(In photo, a mother whose son disappeared sifts through sand for bone fragments as soldiers look on, outside of the city of Torreón. Photo by Dawn Paley.)

    [Reporting sponsored by the the Reva and David Logan Foundation.]

    Big money pours into San Francisco politics

    September 29th, 2016

    rising_cost_winning_votesThe role of money is looming larger in San Francisco politics, where nearly $28 million flowed into campaigns last year. Some campaigns had more money than others. In partnership with the TV Archive, a project of the Internet Archive, the San Francisco Public Press examined how the money was spent and analyzed the “half-truths and slanted narratives” being peddled by campaigns. Surprisingly, much of the money spent in the tech-savvy city was for old-school campaign tactics: mailers and television spots.

    [Reporting sponsored by The Ethics and Excellence in Journalism Foundation.]

    Washington state officials say foster care system in ‘crisis’

    September 27th, 2016

    foster_careWith no place else to take foster children, social workers in Washington state’s Puget Sound area have increasingly resorted to housing children in hotels at night, then babysitting them in child welfare offices during the day.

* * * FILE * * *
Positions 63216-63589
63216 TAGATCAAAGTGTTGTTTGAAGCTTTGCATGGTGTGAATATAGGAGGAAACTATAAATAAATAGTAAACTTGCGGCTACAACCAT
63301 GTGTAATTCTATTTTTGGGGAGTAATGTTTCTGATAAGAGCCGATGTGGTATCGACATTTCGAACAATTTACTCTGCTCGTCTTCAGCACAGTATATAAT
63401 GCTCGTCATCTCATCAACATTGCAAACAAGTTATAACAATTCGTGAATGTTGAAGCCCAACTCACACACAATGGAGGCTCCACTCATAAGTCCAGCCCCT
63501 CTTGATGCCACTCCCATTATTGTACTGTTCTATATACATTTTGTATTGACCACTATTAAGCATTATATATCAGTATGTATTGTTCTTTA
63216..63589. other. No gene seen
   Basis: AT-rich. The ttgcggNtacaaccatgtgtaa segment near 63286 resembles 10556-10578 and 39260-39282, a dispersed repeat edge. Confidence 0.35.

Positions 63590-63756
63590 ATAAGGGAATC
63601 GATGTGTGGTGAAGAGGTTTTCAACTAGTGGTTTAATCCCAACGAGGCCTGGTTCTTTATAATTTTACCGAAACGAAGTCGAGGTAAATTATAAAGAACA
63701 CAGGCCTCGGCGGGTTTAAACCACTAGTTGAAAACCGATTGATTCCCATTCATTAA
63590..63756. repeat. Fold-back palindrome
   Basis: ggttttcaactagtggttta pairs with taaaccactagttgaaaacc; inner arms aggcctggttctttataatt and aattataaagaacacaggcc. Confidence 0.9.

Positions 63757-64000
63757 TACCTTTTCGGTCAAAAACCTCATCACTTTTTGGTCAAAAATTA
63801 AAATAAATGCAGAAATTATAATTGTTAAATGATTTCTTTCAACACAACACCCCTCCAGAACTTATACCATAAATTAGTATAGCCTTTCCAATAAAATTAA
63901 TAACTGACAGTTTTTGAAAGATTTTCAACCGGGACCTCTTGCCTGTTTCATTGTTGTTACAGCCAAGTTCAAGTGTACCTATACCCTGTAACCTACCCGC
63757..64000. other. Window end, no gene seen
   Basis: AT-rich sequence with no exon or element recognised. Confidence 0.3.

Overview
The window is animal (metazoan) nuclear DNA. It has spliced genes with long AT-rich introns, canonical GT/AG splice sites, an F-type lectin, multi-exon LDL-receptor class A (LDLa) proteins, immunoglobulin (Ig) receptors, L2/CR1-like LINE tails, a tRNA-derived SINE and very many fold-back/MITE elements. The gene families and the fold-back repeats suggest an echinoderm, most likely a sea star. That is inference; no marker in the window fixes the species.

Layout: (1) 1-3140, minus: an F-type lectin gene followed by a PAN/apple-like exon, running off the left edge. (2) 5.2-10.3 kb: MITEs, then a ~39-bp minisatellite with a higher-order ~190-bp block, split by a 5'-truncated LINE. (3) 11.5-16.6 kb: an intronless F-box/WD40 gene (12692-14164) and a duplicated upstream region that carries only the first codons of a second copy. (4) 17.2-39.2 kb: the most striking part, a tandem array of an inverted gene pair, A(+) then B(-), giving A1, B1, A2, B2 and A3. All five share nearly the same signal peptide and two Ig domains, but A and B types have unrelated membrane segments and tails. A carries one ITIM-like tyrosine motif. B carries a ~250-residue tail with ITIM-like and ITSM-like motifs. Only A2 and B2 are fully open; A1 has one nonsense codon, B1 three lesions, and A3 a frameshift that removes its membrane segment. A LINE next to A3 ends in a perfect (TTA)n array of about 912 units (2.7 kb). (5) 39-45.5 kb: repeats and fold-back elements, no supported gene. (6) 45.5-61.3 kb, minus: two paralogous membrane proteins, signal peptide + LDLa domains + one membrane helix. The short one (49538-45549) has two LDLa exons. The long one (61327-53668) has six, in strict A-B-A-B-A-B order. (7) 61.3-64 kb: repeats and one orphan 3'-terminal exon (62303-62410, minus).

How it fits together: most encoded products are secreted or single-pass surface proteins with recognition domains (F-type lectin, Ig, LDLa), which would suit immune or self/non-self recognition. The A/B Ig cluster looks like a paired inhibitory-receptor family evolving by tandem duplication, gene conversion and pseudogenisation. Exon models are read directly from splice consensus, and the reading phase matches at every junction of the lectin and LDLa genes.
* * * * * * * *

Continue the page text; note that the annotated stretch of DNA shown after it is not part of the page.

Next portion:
As InvestigateWest reported, in partnership with “Crosscut” and KCTS Television, the state has grown so desperate that it pays some foster parents up to $325 a night – more than 10 times the normal daily rate. And because there are no regular foster families to take them, some children spend nights at group facilities for runaways and youths with severe mental health problems. State officials concede the system is in “crisis.”

    [In photo, Angelique Kelley (center) was fortunate to have been adopted as a teen out of foster care by Lauren Hubbard and Reiley Wicken. But the scars of her 17 moves in foster care remain. Photo by Paul Joseph Brown/InvestigateWest]

    [Reporting sponsored by The Park Foundation.]

    Unraveling the ties between Southern governors’ group and oil drilling in Atlantic

    September 26th, 2016

    oil-rigEarlier this year, President Obama announced an offshore drilling plan that excluded the Atlantic. As Facing South reported earlier this year, it was a major setback for the Outer Continental Shelf Governors Coalition, which Facing South described as “a secretive group founded in 2011 to revive and expand offshore drilling in the wake of the BP disaster.”

    As part of her three-part series on Atlantic drilling, Sue Sturgis, the editorial director of Facing South and the Institute for Southern Studies, unraveled the unusual relationships between the Governors Coalition and the oil and gas industries.

    [Photo by J. Stephen Conn via Flickr.]

    [Reporting sponsored by the Park Foundation.]


    Religious nonprofits lag in efforts to bring diversity to leadership ranks

    September 20th, 2016

    Rabey_parachurchesWhile some evangelicals might dismiss talk about diversity, others say it’s a theological imperative. Steve Rabey, writing for Religion News Service and the Colorado Springs Gazette, reports that women and people of color aren’t well represented in the leadership ranks of so-called parachurches — the thousands of religious nonprofit groups involved in various forms of Christian ministry.